Netflix acquires Chinese animated film 'New Gods: Nezha Reborn'
By Shen Li

Chinese animation is gaining momentum. Recently Netflix acquired worldwide streaming rights to the Chinese animated film "New Gods: Nezha Reborn." The movie opened in China on February 12 at the start of the Chinese Lunar New Year holiday. It's also slated for overseas release.

From the same studio that brought the acclaimed White Snake in 2019, Light Chaser Animation is back with a modern retelling of the beloved deity Nezha. 

In their latest production "New Gods: Nezha Reborn," the rebellious boy-god returns from 3,000 years in a dystopian future. 

Poster of the film "New Gods: Nezha Reborn."/Mtime

Poster of the film "New Gods: Nezha Reborn."/Mtime

Director Zhao Ji said the story of Nezha might not be known to all. But his rebellious spirit will resonate with audiences around the world. 

During an online interview with CGTN, Zhao revealed that he really likes the 1979 animated film "Nezha Conquers the Dragon King" and wanted to tell the story from a modern angle, thus the new Nezha. The 1979 rendition is hailed a classic, with the mythical hero depicted as a naughty childlike deity, with two buns in his hair, walking on two fiery wheels.

One of the major highlights of this installment is a vivid pop-culture spin. The new Nezha races around the modern metropolis on a motorbike. 

Some audiences have dubbed the new movie as eastern punk, which resonates with the production team.

"When building the world for the new Nezha, we were very much inspired by old Shanghai, because it saw the perfect collision of both eastern and western cultures, which generates something unique for that time," Gui Ye, the film's artistic director, told CGTN.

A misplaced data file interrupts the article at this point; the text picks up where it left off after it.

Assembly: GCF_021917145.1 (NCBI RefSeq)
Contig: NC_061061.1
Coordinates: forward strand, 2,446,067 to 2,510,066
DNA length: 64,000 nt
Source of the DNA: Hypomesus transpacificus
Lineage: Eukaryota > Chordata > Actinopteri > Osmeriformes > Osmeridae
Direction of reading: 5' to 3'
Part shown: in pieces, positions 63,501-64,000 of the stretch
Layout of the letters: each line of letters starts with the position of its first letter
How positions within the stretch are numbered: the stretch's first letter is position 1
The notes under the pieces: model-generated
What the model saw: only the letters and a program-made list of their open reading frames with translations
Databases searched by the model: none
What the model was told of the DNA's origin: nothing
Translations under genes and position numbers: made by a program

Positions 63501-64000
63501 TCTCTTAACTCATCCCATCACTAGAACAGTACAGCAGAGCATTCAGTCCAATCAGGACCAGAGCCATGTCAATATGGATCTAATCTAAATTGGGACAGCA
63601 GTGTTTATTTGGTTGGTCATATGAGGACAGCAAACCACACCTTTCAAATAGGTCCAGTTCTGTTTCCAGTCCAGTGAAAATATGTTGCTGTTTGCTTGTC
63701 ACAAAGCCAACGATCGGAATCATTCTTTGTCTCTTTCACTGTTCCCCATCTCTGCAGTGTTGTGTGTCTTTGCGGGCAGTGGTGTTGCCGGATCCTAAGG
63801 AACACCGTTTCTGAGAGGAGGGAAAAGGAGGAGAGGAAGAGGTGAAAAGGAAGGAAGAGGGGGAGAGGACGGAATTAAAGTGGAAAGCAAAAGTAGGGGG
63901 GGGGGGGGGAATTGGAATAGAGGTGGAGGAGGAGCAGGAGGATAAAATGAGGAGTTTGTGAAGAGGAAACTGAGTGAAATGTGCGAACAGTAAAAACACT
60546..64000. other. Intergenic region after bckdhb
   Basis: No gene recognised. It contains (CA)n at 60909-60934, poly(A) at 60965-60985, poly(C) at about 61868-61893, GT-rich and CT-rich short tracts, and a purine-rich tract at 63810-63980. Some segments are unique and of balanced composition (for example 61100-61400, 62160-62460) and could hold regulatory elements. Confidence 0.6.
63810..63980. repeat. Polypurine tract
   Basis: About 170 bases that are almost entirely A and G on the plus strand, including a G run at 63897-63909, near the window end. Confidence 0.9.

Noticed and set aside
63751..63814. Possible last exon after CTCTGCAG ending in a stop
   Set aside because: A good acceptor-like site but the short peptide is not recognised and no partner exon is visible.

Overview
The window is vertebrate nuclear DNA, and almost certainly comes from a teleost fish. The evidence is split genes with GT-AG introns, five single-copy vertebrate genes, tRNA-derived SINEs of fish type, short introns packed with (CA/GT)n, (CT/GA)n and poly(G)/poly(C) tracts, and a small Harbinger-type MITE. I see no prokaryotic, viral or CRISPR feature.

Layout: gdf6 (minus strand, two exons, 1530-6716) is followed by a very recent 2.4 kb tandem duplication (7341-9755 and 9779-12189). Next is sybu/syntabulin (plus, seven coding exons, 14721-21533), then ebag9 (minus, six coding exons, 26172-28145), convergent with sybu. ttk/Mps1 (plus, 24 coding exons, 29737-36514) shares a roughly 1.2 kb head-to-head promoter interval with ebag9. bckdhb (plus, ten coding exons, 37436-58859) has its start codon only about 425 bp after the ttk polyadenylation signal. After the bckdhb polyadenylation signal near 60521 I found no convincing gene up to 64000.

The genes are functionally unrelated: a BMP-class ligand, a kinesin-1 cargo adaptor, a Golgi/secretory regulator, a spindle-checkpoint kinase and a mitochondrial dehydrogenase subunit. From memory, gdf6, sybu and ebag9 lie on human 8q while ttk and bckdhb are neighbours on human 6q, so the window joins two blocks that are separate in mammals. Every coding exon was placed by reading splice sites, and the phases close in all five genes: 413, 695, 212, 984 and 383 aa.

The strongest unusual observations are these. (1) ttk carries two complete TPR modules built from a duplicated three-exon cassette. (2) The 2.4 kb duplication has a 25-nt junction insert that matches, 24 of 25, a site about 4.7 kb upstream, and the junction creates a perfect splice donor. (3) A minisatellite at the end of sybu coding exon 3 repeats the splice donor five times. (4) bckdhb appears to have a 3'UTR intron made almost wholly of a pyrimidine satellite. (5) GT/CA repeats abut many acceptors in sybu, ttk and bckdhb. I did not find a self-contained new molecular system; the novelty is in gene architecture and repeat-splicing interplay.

So far, the film has earned 400 million yuan ($61.8 million) in the box-office, a modest amount compared to its peers during the Spring Festival holiday. 

Since "Return of the Monkey King" in 2016, there's been only 10 Chinese animated films that have surpassed the 100 million yuan benchmark. 

The director said that despite the growing number of homegrown animated films in China, the industry still has some way to go. 

A still from the film "Nezha Conquers the Dragon King" in 1979. /Mtime

A still from the film "Nezha Conquers the Dragon King" in 1979. /Mtime

"As animators, we're all open to learn from each other, and strive to be better. Still, Chinese animation industry is far from mature. The biggest problem for us is how to keep talents. Because the whole cycle of making an animation is quite long, the budget is high but revenue is not guaranteed, so a lot of animators would go for other steadier and better-paying jobs," said Zhao.

China's animators still have a long way to go but people have confidence in the future of the industry. 

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